New Technology for Racehorse Training is Taking Off at Fairmount Park Racetrack

    By Kathleen Berger, Executive Producer for Science & Technology

    Horse racing is high stakes at Fairmount Park Racetrack in Collinsville, Illinois. A jockey’s skilled riding technique can push a horse to victory. Truly understanding the four-legged athlete’s abilities and limitations is another key to success.

    Some of the owners and trainers at Fairmount Park are first to experience new technology for better understanding of their horses’ capabilities. It’s made possible through technology created by St. Louis-based Equine Smartbits, LLC.

    The company created a ‘smartbit’ for measuring the horse’s biometrics while training. Biosensors measure vital signs in real time. Trainers can monitor the horse’s heart rate, body temperature and blood oxygen in correlations w­­­ith the horse’s movements while running the track.

    The smartbit is an add-on feature equipped with sensors for the center of an otherwise traditional horse bit, so that the placement is under the horse’s tongue. The smart sensors take measurements through the mouth.

    “The tongue combined with saliva for biometrics is absolutely perfect. It’s internal, it’s not invasive,” said Mike Saigh, co-founder and CEO of Equine Smartbits, LLC. “You’re really getting accurate readings by looking at the mouth from a scientific standpoint. This is the first time in equine history that a scientific method has been used on a horse.”

    Trainers can access vitals through the company’s mobile platforms. The real-time measurements can be used to improve training and understanding of the horse’s capabilities. Owners and trainers can see the measurements on their smartphone, tablet or computer.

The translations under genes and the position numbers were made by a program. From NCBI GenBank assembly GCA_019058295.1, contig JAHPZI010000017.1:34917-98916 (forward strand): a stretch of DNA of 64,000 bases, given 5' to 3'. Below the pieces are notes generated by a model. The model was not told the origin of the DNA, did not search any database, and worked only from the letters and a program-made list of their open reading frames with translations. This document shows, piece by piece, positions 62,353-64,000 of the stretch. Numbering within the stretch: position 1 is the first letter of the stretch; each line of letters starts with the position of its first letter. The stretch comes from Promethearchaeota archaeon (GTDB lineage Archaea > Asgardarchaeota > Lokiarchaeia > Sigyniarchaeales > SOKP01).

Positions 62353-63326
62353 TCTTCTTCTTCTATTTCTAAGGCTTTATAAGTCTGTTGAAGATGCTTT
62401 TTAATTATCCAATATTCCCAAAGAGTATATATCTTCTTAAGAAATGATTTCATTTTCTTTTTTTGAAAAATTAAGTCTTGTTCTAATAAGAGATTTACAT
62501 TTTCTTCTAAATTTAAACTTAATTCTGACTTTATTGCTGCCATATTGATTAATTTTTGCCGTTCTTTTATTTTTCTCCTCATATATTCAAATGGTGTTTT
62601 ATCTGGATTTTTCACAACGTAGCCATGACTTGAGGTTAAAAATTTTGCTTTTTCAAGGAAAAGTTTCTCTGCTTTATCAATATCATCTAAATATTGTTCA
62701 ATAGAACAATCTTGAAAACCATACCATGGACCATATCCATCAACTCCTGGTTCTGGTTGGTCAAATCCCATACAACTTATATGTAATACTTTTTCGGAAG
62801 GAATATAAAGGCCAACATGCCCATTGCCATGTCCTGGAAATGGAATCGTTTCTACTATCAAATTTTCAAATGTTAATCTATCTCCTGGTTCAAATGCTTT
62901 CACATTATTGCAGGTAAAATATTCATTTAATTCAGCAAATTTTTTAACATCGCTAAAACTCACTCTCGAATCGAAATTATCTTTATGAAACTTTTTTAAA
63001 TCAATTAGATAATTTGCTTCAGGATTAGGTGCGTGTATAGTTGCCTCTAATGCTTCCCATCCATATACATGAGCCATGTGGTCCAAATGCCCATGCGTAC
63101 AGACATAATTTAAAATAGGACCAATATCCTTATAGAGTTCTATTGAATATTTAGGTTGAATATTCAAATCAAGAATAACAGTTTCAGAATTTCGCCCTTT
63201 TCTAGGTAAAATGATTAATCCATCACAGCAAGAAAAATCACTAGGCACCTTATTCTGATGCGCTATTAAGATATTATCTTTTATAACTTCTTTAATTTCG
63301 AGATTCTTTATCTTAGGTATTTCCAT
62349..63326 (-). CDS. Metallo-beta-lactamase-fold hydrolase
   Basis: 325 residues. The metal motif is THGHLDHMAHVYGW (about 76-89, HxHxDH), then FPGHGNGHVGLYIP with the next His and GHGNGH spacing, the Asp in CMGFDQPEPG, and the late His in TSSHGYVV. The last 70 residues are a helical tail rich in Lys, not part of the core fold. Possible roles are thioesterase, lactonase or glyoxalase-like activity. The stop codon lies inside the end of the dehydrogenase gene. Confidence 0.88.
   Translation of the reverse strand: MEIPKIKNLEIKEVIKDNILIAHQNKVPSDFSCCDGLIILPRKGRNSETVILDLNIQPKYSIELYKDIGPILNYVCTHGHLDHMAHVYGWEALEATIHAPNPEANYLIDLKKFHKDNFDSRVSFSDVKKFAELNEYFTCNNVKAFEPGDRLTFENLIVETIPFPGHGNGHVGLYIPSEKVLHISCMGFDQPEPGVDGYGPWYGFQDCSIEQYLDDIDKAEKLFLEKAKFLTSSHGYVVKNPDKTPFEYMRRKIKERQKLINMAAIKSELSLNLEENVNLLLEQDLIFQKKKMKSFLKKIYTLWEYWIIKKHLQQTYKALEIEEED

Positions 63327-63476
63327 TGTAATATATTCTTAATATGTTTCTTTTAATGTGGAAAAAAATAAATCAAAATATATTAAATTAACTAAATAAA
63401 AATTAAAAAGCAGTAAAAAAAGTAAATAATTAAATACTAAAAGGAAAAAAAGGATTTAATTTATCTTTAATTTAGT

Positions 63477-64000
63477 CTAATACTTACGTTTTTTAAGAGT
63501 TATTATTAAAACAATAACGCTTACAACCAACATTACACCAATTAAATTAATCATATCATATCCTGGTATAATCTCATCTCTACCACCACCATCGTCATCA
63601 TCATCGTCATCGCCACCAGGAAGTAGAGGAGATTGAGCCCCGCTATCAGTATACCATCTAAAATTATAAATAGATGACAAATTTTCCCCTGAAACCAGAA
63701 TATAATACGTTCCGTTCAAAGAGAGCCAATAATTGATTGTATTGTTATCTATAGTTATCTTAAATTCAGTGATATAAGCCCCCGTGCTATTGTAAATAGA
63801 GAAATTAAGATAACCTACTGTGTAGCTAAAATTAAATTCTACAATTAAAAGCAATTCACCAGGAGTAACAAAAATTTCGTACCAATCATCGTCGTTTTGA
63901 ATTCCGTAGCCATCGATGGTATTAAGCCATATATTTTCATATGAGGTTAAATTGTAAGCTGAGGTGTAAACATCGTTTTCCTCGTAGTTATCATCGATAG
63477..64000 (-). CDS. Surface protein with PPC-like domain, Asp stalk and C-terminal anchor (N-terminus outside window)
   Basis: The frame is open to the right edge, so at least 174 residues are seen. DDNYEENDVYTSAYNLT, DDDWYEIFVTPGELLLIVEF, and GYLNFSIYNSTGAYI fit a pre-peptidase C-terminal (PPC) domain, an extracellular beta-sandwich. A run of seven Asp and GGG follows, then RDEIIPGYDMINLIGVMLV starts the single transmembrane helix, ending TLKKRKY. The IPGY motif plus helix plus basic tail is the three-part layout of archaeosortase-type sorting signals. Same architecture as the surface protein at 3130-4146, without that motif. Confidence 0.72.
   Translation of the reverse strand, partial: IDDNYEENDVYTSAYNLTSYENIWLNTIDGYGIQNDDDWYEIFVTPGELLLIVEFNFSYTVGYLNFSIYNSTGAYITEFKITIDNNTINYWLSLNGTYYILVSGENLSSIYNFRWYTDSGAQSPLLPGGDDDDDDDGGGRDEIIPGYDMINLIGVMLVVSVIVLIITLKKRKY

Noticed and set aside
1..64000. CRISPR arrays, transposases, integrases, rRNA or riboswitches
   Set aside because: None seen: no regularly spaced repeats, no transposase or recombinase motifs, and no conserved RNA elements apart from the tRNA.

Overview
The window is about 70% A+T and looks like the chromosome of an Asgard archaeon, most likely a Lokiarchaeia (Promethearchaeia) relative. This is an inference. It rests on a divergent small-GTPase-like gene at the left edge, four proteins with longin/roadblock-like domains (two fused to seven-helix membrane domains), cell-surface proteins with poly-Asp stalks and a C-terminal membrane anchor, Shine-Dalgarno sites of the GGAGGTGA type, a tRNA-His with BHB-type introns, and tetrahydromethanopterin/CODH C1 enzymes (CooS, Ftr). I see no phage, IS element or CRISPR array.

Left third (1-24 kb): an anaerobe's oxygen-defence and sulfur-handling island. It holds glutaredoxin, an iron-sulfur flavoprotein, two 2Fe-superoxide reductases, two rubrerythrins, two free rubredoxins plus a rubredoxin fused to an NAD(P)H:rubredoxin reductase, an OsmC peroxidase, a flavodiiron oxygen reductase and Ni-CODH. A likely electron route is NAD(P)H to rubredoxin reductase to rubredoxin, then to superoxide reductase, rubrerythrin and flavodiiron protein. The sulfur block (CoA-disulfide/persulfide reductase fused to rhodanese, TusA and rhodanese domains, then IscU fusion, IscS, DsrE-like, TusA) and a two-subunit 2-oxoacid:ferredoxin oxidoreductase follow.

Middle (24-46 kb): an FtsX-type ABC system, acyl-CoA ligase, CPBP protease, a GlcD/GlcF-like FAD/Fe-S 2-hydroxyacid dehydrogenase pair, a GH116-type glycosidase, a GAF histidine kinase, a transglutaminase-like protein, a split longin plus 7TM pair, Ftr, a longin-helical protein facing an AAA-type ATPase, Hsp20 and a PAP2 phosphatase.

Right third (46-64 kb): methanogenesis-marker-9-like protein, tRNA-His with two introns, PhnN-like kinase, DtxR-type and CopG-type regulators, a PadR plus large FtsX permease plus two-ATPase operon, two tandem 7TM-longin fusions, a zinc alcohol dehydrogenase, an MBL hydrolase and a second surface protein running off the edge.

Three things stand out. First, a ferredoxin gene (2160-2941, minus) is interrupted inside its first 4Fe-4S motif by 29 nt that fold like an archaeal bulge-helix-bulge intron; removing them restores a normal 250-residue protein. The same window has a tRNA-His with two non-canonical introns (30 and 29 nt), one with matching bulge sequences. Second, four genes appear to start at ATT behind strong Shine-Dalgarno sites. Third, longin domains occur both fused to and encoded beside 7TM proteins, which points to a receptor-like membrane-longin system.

“You can see if a horse has more athletic potential. You can push it harder, or you can slow it down,” said co-founder Shower Zhang. “You can adjust the training intensity according to the readings.”

    Zhang said the information is then stored in the cloud for “post-analysis”.

    “With more data collected, you will be able to see historically what is the horse’s benchmark” said Zhang.

    Zhang said the acquired data allows trainers to recognize problems, be proactive and adjust training to prevent injury.

    “They (horses) can’t talk. They go around the track and some of them are stressed,” said Saigh. “Creating this new humanity for equine is extremely valuable.”

    Equine Smartbits is partnering with leading horse bit manufacturers to offer the technology in new product lines.

    Jim Watkins is a Thoroughbred horse trainer at Fairmount Park and he’s president of the Illinois Horseman’s Association, HBPA.

    “If you have a horse that underperforms and you can’t figure out why, you’re always searching for an answer as to why that performance was not up to standard. This additional information can be helpful in that manner. You might adjust the feed, the training schedule, medication intake,” said Watkins.

    “Thoroughbred racing has really lagged behind other professional sports,” said Mike Moore, owner and breeder, as well as managing partner of Saddleback Stables. “The smartbit will provide important real-time information that will be valuable to horseman and really enhance their chances for success.”



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